Now don't you go thinking I know my stuff on these knifes, because I don't! About two months ago I decided that I would like to have a few military examples of the Kukri knife in my collection. Before I purchased anything I started to read all the information that I could find on the subject, a task which is so much easier these day's with the internet! If anyone else out there is thinking of purchasing these iconic weapons I would really advise them to do a bit of research before purchasing. Many of the knifes on sale are tourist junk. A genuine fighting kukri has a blade of around 13 inches or more. Antique kukri's cost less than the genuine military issued examples. A good WW1 Mk11 example could set you back around 250. My example came from Chris Scott of 'Great Scott Antiques & Militaria' at an extremely reasonable price. After about three hours work and slight grinding back of the blade to re-shape the missing tip, the knife was transformed into a much more presentable kukri.

    Cheers,
    Steve.
    Author of... 'Belfast Diaries: A Gunner In Northern Ireland'... 'A Tough Nut To Crack: Andersonstown.. Voices From 9 Battery Royal Artillery In Northern Ireland'... 'An Accrington Pal: The Diaries of Pte Jack Smallshaw, September 1914 To March 1919'.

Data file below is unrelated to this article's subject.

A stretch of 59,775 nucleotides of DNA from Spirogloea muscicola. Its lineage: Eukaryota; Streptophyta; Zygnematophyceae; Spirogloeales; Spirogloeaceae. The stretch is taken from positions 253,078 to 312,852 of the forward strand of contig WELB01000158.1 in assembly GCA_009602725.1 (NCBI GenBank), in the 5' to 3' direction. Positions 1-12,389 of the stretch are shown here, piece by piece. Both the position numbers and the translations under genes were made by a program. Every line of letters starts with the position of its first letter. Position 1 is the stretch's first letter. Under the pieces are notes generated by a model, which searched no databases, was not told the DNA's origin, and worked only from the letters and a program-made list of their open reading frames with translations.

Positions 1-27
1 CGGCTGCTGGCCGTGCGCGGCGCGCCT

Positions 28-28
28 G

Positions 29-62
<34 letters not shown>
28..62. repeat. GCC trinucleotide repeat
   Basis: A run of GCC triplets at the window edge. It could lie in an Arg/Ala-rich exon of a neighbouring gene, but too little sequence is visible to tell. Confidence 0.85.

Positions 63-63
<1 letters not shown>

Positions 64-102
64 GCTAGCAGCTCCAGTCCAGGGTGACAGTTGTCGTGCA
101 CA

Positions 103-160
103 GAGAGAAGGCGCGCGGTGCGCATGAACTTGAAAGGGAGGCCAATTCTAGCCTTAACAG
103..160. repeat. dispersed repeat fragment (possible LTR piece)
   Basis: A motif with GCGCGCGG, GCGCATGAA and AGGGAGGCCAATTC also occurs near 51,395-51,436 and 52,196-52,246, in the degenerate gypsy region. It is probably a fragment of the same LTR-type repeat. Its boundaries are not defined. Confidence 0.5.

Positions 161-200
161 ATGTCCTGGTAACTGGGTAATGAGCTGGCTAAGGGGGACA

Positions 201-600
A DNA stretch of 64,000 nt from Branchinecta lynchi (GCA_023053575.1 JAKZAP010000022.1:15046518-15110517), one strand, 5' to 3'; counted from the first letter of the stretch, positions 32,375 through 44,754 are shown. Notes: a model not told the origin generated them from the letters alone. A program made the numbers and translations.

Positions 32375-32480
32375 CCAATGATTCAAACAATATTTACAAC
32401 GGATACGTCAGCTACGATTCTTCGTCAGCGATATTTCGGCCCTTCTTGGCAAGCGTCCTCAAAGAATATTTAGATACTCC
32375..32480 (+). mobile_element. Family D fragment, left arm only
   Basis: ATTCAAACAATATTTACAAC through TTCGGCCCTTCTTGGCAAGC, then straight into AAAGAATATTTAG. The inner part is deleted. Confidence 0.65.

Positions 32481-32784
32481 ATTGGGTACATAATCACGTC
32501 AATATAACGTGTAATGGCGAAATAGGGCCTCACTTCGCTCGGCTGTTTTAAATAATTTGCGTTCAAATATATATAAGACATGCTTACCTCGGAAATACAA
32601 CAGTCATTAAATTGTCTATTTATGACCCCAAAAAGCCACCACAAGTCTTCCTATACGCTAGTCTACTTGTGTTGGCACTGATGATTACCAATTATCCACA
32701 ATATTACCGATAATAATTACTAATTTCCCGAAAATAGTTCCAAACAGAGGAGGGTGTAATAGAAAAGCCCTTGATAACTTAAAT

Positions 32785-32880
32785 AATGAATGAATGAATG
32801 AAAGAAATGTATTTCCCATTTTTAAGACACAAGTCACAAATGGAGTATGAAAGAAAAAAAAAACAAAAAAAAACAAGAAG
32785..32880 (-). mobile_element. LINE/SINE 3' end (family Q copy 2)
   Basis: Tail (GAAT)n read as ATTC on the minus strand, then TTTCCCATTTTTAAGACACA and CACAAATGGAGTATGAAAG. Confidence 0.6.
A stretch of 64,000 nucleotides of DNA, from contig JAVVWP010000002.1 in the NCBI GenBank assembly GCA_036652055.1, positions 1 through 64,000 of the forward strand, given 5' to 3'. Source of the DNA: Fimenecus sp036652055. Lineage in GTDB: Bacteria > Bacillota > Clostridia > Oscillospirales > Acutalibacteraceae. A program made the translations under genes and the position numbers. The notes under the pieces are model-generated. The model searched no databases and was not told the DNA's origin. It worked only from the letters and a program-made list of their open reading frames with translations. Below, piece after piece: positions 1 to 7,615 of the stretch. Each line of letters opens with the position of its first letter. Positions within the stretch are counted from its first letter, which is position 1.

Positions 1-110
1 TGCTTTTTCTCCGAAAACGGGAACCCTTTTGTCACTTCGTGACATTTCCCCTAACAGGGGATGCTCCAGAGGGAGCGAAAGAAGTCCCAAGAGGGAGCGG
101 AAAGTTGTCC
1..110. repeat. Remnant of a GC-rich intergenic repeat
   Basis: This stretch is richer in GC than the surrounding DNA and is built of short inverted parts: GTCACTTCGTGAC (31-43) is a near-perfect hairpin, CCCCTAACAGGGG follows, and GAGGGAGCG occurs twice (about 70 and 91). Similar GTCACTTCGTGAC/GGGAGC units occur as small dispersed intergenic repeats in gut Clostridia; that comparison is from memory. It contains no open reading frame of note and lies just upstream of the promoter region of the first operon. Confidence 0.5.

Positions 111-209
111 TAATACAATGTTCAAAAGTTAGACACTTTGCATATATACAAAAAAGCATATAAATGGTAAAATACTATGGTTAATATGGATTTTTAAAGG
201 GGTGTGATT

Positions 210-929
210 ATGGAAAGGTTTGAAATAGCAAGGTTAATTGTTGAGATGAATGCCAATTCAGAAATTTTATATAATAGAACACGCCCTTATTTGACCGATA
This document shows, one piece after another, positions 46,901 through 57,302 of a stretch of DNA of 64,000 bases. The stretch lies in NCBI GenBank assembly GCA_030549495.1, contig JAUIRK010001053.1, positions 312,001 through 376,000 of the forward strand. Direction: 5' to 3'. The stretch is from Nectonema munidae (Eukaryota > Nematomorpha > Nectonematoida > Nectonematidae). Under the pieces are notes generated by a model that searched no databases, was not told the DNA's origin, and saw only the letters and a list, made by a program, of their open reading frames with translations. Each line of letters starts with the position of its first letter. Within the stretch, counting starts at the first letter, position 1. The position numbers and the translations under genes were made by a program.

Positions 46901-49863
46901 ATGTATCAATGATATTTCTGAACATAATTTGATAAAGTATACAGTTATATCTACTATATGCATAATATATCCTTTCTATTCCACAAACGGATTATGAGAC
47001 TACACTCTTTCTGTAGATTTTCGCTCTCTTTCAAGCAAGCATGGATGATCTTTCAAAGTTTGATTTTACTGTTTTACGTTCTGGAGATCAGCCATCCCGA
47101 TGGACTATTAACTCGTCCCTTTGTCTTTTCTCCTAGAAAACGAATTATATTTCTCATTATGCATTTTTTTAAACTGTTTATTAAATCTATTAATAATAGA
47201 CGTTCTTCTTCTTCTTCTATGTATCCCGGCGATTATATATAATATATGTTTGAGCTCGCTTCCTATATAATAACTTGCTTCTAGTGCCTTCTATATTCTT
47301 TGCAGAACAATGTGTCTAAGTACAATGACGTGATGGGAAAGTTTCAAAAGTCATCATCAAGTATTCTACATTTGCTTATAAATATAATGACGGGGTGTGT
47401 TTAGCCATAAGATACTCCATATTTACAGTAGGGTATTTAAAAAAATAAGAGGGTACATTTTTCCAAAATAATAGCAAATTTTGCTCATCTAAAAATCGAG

8. #8

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    Nice find Steve, an Earlestown market pick up?...
    Forget the question mate, i just read your last post properly!..
    It's a wasted trip baby. Nobody said nothing about locking horns with no Tigers.



    I'm Spartacus, not really i'm Paul!...

  9. #9

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    Quote by Gunny Hartmann View Post
    Nice find Steve, an Earlestown market pick up?...
    Forget the question mate, i just read your last post properly!..
    It was an EK11 and pocket-knife this weekend Gunny!
    Author of... 'Belfast Diaries: A Gunner In Northern Ireland'... 'A Tough Nut To Crack: Andersonstown.. Voices From 9 Battery Royal Artillery In Northern Ireland'... 'An Accrington Pal: The Diaries of Pte Jack Smallshaw, September 1914 To March 1919'.

  10. #10

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    Quote by HARRY THE MOLE View Post
    It was an EK11 and pocket-knife this weekend Gunny!
    I keep meaning to go there, what's the traders name Steve?...
    It's a wasted trip baby. Nobody said nothing about locking horns with no Tigers.



    I'm Spartacus, not really i'm Paul!...